In a case of déjà vu, Chinese small spark-ignited nonroad engines are the latest imports which run afoul of U.S. standards. These engines potentially do not meet the requirements of the Clean Air Act. Examples of such products include landscaping and lawn mowing equipment; gas or diesel powered tools, such as chainsaws, power-washers and snow blowers; recreational vehicles, such as boats, jet skis, off-road vehicles and snowmobiles; warehousing equipment, such as forklifts and conveyor systems; generators; and other construction equipment, such as pumps, earth movers and tractors. Thus, the scope of the problem with imported engines may vastly exceed the issues previously raised by imported Chinese goods.

The EPA has been criticized for lack of enforcement of the small nonroad air emissions requirements of the Act, and promised more vigilant enforcement going forward. The emissions from these engines include particulate matter, volatile organic compounds, air toxics and nitrates of oxygen. In fact, almost half of the air pollution in the United States is caused by on-road and nonroad engines. The U.S. EPA established emission standards to reduce the impact from these emissions, and their testing suggests that an imported engine properly certified under the Act emits two to three times less emissions than a noncertified engine.

In furtherance of its stepped-up enforcement, the EPA is working with other Federal agencies. First, the U.S. EPA and the U.S. Customs and Border Protection ("CBP") have partnered to intercept illegal imports of such engines. Also, working with the Department of Justice, a complaint has been filed against PowerTrain, Inc., Wood Sales Co., Inc. and Tool Mart, Inc. in the U.S. District Court for the District of Columbia, for violating the Clean Air Act. The defendants are importers of small nonroad engines who allegedly did not meet the requirements of the Act for imported nonroad engines. They failed to obtain proper certification from the U.S. EPA, not properly warranting the engines by posting deficient labels on the engines, and for violating regulatory recordkeeping requirement. The complaint seeks substantial penalties to have the importers remedy the violation and to mitigate the impact on the environment.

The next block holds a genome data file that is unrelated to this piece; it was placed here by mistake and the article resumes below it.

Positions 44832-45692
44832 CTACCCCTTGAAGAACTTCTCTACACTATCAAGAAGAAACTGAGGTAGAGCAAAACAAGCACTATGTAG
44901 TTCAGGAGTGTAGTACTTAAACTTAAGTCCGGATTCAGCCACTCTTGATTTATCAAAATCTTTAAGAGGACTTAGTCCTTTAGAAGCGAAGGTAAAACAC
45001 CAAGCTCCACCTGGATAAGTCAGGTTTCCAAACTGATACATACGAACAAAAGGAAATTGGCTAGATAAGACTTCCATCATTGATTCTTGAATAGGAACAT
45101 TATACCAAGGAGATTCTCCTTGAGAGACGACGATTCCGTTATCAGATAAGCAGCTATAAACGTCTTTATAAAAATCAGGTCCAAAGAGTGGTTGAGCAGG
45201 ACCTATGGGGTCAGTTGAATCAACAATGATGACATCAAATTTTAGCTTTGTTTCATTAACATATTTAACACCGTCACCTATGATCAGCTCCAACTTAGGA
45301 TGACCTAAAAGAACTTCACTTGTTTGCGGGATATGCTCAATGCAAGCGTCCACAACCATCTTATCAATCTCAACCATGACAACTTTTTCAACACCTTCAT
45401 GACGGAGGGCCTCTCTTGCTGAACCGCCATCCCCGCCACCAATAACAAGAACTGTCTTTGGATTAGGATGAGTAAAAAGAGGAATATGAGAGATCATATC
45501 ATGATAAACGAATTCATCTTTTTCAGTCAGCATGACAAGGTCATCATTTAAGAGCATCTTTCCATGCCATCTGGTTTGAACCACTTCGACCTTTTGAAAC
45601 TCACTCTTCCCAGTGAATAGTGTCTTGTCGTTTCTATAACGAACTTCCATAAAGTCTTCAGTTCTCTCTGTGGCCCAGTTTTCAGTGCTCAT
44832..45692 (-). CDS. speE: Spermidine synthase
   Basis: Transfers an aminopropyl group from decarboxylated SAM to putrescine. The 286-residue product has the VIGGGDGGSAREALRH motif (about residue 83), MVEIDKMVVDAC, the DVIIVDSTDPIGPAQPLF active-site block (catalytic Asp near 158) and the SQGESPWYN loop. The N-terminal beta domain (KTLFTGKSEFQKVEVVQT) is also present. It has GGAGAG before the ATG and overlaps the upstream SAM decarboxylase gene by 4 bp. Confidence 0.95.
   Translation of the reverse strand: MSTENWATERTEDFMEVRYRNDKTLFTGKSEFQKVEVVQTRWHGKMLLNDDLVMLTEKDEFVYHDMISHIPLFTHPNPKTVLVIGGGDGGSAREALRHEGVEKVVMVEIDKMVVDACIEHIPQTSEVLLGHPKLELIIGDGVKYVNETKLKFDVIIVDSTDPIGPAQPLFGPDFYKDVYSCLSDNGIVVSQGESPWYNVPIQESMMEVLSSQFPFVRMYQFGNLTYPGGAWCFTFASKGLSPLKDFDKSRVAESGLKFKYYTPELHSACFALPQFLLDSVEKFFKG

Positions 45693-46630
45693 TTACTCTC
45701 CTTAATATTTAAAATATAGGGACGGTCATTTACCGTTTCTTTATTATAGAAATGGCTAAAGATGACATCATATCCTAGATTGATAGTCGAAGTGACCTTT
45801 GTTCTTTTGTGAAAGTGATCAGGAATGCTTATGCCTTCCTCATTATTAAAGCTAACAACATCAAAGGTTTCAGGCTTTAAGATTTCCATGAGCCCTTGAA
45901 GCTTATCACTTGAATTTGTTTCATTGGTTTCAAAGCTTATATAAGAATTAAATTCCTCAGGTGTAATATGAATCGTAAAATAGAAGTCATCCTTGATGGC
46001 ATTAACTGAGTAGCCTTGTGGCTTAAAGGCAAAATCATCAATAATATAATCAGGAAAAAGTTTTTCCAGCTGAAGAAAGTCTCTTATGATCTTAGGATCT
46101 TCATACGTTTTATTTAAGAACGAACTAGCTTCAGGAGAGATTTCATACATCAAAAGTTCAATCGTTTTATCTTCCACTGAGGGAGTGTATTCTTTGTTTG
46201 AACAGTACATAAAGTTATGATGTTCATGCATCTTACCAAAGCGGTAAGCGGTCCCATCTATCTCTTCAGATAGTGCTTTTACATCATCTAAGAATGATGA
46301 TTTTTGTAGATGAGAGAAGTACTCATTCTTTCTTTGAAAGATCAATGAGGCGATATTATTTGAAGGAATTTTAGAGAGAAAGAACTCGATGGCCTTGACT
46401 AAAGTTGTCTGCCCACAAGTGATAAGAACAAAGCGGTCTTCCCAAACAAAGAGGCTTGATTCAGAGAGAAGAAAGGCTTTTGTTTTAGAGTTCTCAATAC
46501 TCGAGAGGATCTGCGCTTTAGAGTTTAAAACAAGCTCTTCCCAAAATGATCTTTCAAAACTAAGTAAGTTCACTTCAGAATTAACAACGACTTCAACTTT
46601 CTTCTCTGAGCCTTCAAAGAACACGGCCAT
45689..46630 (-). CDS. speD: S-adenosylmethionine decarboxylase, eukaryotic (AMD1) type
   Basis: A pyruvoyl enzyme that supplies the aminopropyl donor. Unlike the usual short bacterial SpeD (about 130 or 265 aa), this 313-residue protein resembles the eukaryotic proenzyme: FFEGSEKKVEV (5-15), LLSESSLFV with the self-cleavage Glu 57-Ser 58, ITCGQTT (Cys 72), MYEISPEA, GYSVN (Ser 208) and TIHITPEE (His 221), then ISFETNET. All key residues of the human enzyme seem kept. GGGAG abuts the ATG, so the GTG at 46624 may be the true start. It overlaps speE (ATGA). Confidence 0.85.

Manufacturers and importers of goods containing small nonroad engines should review the requirements of the Act and seek immediate compliance. The basic requirements under the Act for importers and manufactures of small nonroad equipment are:  

  1. Nonroad engines must be certified by the U.S. EPA to be in compliance with emissions standards;
  2. an U.S. EPA approve air emission label must be permanently affixed to each engine and be readily visible;  
  3. U.S. EPA Declaration Form 3520-21 must be completed for all imported engines;   
  4. Importers must ensure that the engine manufacturers will honor an emissions warranty; and;  
  5. Records must be kept and maintained.


The penalties which U.S. EPA may impose include engines seized and exported out of the United States and civil penalties of $37,500 per engine per day of violation. In addition, in concert with CBP, liquidated damages may be assessed for failure to redeliver nonconforming imported product upon request, and civil penalties of 20 to 40 percent of the appraised value of the engines may be imposed for any material false statements related to EPA compliance and admissibility of the engines. This could result in criminal penalties, including fines up to $250,000 and imprisonment for up to two years.


It is important to note that an importer is liable if they import engines which are not certified, or if the imported engines are otherwise in violation of the statutory and regulatory requirements. While an importer is not the manufacturer, an importer must exercise due diligence to insure compliance, and must communicate with the foreign manufactures of the nonroad engines regarding the requirements of the Act. If an importer learns of a violation after importation, the importer should notify U.S. EPA of the violation (First time violators who voluntarily disclose and remedy the violations may have the penalty substantially reduced, provided the disclosure occurs within 21 days of discovery), and institute a recall if necessary.

A company using nonconforming imported engines in its operations does so at its own peril. Expect the regulators to seek authority to impose sanctions on commercial and industrial end-users who employ nonconforming engines. Regulators may force end-users to cease and desist from using polluting engines, or to outright seize the engines. Companies using imported engines should inspect their inventory to determine whether they currently possess any nonconforming ones. If so, remedial and preemptive action will be necessary.